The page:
By DOUG WILSON
Herald-Whig Senior Writer
Former Macomb Mayor Tom Carper, who just ended a four-year term as chairman of the Amtrak Board of Directors, thinks passenger rail has a great future in the United States.
"I think things are going to be very interesting at Amtrak in the next four or five years," Carper said. "I think we're pretty well over the hump. People want service, and there's increasingly bipartisan support for it in Congress."
That support has not always been there. In both 2006 and 2007, then-President George W. Bush zeroed out Amtrak's budget allocation before Congress approved Amtrak funding both years.
Then in 2008, Bush signed the Passenger Rail Investment and Improvement Act into law, providing $13 billion to upgrade much of the passenger rail system. Bridges, stations and tracks were upgraded, and Amtrak acquired 15 new locomotives and 81 passenger train cars.
Meanwhile, Americans were voting with their wallets and ticket sales rose from 20.5 million in fiscal 2000 to 31.2 million in fiscal 2012.
"We had record ridership in nine of the last 10 years. Since 2000, Amtrak's ridership has grown 49 percent," Carper said.
Carper might be most recognized in the Tri-State region through his 12 years serving as mayor of Macomb, ending in 2003. He said that's also where he first became a supporter of passenger rail.
"You don't have any choice. If you're mayor of Quincy or Macomb, you go out and battle for it. It's in our DNA," Carper said.
Carper joined the Amtrak Board in March 2008, after he was nominated by Bush. He was named board chairman in January 2009.
Although Carper's term on the board came to an end March 16, U.S. Sen. Dick Durbin, D-Ill., has suggested he be reappointed.
"Amtrak has made incredible progress under Chairman Carper's leadership. Amtrak has broken all-time records for ridership, revenue and on-time performance during his tenure," Durbin wrote in a letter sent to President Barack Obama in November.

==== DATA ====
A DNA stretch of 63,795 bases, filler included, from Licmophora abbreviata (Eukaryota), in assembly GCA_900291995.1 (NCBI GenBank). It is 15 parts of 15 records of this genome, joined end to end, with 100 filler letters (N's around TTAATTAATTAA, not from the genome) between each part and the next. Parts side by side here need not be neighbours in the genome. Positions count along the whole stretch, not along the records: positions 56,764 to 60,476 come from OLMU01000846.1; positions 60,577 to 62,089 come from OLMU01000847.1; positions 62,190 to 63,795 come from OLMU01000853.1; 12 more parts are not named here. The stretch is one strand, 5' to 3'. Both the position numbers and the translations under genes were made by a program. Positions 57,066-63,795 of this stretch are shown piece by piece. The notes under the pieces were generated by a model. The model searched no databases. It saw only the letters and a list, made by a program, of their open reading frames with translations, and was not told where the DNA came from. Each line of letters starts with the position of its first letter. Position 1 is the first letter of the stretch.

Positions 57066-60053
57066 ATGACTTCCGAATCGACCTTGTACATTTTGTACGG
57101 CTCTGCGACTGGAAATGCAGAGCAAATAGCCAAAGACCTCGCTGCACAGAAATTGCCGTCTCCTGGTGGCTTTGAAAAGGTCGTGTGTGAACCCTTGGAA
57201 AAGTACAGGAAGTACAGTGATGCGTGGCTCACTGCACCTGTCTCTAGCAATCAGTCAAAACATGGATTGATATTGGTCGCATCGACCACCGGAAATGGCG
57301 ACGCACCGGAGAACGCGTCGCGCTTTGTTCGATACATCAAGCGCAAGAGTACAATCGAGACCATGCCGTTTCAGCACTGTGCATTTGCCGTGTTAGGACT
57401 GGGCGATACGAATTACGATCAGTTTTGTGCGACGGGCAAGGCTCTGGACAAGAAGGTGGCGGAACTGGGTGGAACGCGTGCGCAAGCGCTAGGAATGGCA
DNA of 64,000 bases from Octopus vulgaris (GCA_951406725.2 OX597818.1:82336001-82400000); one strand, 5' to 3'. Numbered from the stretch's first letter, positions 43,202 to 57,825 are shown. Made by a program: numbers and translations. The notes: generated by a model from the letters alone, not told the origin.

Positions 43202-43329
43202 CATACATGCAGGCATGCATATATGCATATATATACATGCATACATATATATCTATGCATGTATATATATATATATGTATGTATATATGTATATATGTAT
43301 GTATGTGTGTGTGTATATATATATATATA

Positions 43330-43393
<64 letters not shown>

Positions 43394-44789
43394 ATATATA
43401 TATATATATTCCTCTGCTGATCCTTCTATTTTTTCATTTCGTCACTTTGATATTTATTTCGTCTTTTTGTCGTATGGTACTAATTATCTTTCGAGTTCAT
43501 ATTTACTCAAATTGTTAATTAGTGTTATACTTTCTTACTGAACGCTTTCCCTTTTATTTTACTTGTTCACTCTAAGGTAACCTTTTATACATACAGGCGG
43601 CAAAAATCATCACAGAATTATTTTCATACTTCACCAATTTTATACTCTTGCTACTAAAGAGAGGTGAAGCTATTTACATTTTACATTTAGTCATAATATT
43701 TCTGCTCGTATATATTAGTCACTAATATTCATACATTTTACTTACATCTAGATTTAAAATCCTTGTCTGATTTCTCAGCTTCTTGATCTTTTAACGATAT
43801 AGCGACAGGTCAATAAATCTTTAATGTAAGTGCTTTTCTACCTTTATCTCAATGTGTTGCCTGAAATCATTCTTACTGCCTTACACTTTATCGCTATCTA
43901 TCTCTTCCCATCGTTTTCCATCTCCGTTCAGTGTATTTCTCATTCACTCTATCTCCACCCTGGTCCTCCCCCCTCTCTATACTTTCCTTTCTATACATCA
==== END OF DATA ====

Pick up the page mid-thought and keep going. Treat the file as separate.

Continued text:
If Carper is nominated by Obama and confirmed again by the U.S. Senate, it won't be as board chairman. Anthony Coscia of New Jersey assumed that role recently.
Carper has not been talking much about the possibility of serving another term on the board. He said until the White House nominates someone, there's not much reason to speculate.
Marc Magliari, Amtrak media relations manager, said Carper made himself accessible around the nation as an ambassador for Amtrak during his time on the board. It was a pleasure for Magliari, who was previously a broadcast journalist at WGEM, to work with an Amtrak board chairman with whom he was acquainted.
"Who knew in 2000 that a reporter in the Quincy market and a mayor in Macomb would end up working together at Amtrak? I've been honored to work with him," Magliari said.
Carper said the Amtrak Board is committed to setting up a long-term plan for passenger rail service in the U.S.
"We're somewhere between being a private business and a federal agency," he said.
Amtrak brought in more than $2 billion in revenue through ticket sales last year and covered about 88 percent of its own costs. That is far better than passenger rail systems in other nations.
Carper said a broad partnership of interests has made Amtrak the success it is, with mayors, chambers of commerce, elected officials at all levels, tourism officials, organized labor, economic development specialists and others all supporting passenger rail service.
"It takes everybody at the table. That's what makes it work," he said.
"This is not a luxury. It's something we need."